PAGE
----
Unlike political interest, a citizen's voting record is behavioral in nature. According to many studies, past participation is a powerful predictor of participation in current vote. In Smets and van Ham's (2013) meta-analysis, vote in previous election is a significant predictor in nearly all reviewed studies, and its average effect size is close to 1. Citizens' tendency to replicate their usual behavior (i.e., vote or abstention) across ballots is crux to the habituation thesis, which argues that voting is habit forming (Denny and Doyle 2009; Fowler 2006; Green and Schachar 2000; Plutzer 2002). Once citizens have established themselves as voters or abstainers, they do not decide anew at each election whether to participate. As a result, a person's voting history is a strong determinant of voter turnout (Gerber et al. 2003; Green and Schachar 2000). In this view, voters who have been once to the polls subsequently face lower information barriers and can benefit from their experience and knowledge. Moreover, voting increases positive attitudes towards voting, e.g., by reinforcing peoples' belief that they are civic-minded and politically engaged (Cutts et al. 2009).
In sum, for both conceptual and empirical reasons political interest must be distinguished from the likelihood of voting, as defined by one's voting record. This does, however, not mean that both concepts are independent from one another. Quite to the contrary, as should be clear from the literature review, they are embedded in a causal chain that begins with political interest (a stable predisposition), goes through the likelihood of voting (a behavioral status), and ends with participation in a given vote.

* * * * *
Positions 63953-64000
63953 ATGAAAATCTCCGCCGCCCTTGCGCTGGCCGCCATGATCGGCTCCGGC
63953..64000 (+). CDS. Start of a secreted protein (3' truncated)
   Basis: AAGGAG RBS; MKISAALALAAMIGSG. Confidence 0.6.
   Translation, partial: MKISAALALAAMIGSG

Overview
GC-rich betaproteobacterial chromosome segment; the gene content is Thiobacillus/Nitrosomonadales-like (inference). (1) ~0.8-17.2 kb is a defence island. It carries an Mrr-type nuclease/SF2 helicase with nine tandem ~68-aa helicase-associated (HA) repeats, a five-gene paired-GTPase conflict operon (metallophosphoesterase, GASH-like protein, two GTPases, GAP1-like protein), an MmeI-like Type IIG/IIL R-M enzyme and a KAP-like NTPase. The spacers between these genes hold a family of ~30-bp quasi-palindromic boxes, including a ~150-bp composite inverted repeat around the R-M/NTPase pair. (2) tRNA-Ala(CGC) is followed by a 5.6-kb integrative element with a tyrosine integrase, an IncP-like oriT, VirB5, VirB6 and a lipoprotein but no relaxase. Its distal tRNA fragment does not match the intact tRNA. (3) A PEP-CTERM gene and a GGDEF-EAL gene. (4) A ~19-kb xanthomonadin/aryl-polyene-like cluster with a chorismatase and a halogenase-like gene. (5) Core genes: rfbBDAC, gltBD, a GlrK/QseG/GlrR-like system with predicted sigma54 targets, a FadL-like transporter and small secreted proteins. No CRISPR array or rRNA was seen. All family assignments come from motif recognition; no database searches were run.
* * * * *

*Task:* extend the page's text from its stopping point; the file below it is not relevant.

Overreporting and the analysis of turnout
Voting is part of a citizen's duty according to norms of civil engagement, and is thus widely perceived as a socially desirable goal. Therefore, respondents wish to portray themselves as good citizens, and feel pressured to report participation if they abstained (e.g., Belli et al. 2001; Cassel 2003; Hill and Hurley 1984; Karp and Brockington 2005; Stocké and Stark 2007). If the propensity to overreport one's vote were evenly distributed among citizens, the overestimation of voter turnout taken from surveys would not be a concern, since it would affect all respondents to the same extent. However, vote validation studies demonstrate that vote overreporting is not evenly distributed. In particular, it is higher among citizens who are likely to vote, i.e., who are interested in politics, feel politically efficacious or have a strong partisan attachment (e.g., Achen & Blais, 2016; Belli et al. 2001; Silver et al. 1986). Especially aware of the “correct” or socially desirable answers, those people tend to overreport to avoid the shame of admitting their abstention (see also Presser and Traugott 1992; Stocké and Stark 2007).